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State failed to protect Magdalens: IHRC

By editor - 19 June, 2013

The Irish Human Rights Commission (IHRC) has called on the State to provide a comprehensive redress scheme that provides individual compensation, restitution and rehabilitation for women who were in Magdalene Laundries. The IHRC yesterday published its Follow-up Report on State Involvement with Magdalen Laundries saying the State failed in its obligation to protect the human […]

The Irish Human Rights Commission (IHRC) has called on the State to provide a comprehensive redress scheme that provides individual compensation, restitution and rehabilitation for women who were in Magdalene Laundries.

The IHRC yesterday published its Follow-up Report on State Involvement with Magdalen Laundries saying the State failed in its obligation to protect the human rights of girls and women in Magdalene Laundries. The IHRC makes a number of recommendations regarding measures needed to ensure similar wrongs are not repeated in the future.

Speaking at the launch of the Report, Professor Siobhán Mullally, IHRC Commissioner said:

“The Report of the Interdepartmental Committee (IDC) confirms extensive State involvement in Magdalen Laundries but it falls short of drawing any conclusions on the human rights obligations of the State.

To fill that gap, the IHRC has reviewed the findings of the IDC report against a range of human rights standards. We conclude from the evidence available that the human rights of girls and women placed in the Laundries have not been fully respected.

The State acted wrongfully in failing to protect these women by not putting in place adequate mechanisms to prevent such violations, and by failing to respond to their allegations over a protracted period. Credible allegations of abuse should always be promptly, thoroughly and independently investigated.”

The IHRC Follow-up Report reviews the facts set out in the Report of the Interdepartmental Committee chaired by Senator Martin McAleese and assesses the human rights implications for the State of what occurred in Magdalen Laundries.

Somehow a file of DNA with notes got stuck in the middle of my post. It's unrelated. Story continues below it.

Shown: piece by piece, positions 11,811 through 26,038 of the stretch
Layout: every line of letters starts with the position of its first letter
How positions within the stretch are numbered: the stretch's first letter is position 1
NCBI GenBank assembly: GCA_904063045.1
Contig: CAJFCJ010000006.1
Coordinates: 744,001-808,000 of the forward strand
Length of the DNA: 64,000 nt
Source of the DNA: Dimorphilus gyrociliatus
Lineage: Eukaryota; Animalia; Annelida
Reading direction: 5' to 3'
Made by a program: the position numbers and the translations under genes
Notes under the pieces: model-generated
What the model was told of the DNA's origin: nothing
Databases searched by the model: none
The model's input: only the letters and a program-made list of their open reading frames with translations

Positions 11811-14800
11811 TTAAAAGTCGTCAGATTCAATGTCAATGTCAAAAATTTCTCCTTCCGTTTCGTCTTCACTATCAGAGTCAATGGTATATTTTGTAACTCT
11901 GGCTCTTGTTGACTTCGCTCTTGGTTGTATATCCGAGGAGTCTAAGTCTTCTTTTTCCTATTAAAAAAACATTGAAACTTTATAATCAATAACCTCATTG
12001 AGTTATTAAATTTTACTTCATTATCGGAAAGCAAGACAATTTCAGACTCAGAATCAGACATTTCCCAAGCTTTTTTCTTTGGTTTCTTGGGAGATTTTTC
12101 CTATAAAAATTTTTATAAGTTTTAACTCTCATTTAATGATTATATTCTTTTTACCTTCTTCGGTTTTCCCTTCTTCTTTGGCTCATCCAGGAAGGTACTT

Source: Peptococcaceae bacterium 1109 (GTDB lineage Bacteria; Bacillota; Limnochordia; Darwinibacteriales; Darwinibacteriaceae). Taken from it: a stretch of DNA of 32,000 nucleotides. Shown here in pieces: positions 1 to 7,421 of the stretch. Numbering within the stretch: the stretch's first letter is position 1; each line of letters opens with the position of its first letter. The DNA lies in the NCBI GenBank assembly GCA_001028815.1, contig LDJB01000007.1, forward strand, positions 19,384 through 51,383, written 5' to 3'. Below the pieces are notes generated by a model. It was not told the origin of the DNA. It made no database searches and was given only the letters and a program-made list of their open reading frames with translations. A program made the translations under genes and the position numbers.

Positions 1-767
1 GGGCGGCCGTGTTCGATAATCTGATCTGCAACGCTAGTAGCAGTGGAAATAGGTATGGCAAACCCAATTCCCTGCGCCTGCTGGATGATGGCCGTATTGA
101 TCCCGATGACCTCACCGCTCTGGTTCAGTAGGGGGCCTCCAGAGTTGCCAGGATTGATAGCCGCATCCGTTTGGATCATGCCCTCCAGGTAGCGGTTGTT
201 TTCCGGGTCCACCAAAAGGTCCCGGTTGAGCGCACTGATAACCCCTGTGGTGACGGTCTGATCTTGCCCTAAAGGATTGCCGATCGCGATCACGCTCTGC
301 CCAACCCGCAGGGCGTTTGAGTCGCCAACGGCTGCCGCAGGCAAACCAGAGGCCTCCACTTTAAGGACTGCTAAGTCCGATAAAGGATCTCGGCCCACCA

It also revisits the findings of the IHRC’s 2010 Assessment Report on the Magdalen Laundries in light of the information now available.

The IHRC called for a comprehensive redress scheme that provides individual compensation for the impact of the human rights violations  which occurred to each individual woman who resided in the Laundries and their ongoing impact;  restitution in terms of lost wages, pensions and social welfare benefits and rehabilitation supports including housing, education, health and welfare.

Responding to the report Claire McKettrick of the Justice for Magdalene Survivors group said that the Government must act in the survivor’s best interest. “It is unthinkable for the government to come forward with some token gesture,” she said on RTE radio. “It is time to get things right.”

The Government has yet to publish proposals for redress following the McAleese report.

The IHCR report also pointed out that the right to liberty of girls and women placed in Laundries through the criminal justice system and the Industrial and Reformatory schools regime was not respected.

There are many instances where girls were placed in Magdalen Laundries without a court order or in the period after their discharge from an industrial or Reformatory school as a form of administrative detention.

In the case of adjourned or suspended sentences, where a Court Order did not authorise detention in a Laundry, this was the de facto result.”

Addressing the working conditions in Magdalen Laundries, Sinead Lucey, Senior Enquiry and Legal Officer of the IHRC stated that girls and women who resided in Magdalen Laundries involuntarily were subjected to a form of forced or compulsory labour which clearly contravenes Ireland’s obligations under the 1930 Forced Labour Convention.

Not only did successive Irish governments not outlaw these practices, but the State itself availed and benefited from such forced or compulsory labour when it entered into commercial contracts with the Laundries on the basis of being the cheapest as workers were unpaid.

In addition, the obligation to provide one’s labour as a result of coercion also constitutes servitude under Article 4 of the European Convention on Human Rights (ECHR)

Sinead Lucey stated that lessons must be learned from the breaches of human rights to ensure similar wrongs are not repeated now or in the future.

“Stronger regulation and oversight of the relationship between the State and non-state actors carrying out State functions or services is required,” she said.   “Overall, the State needs to cease its dependency on institutionalising certain groups in society and support them to live to their full potential in the community.”

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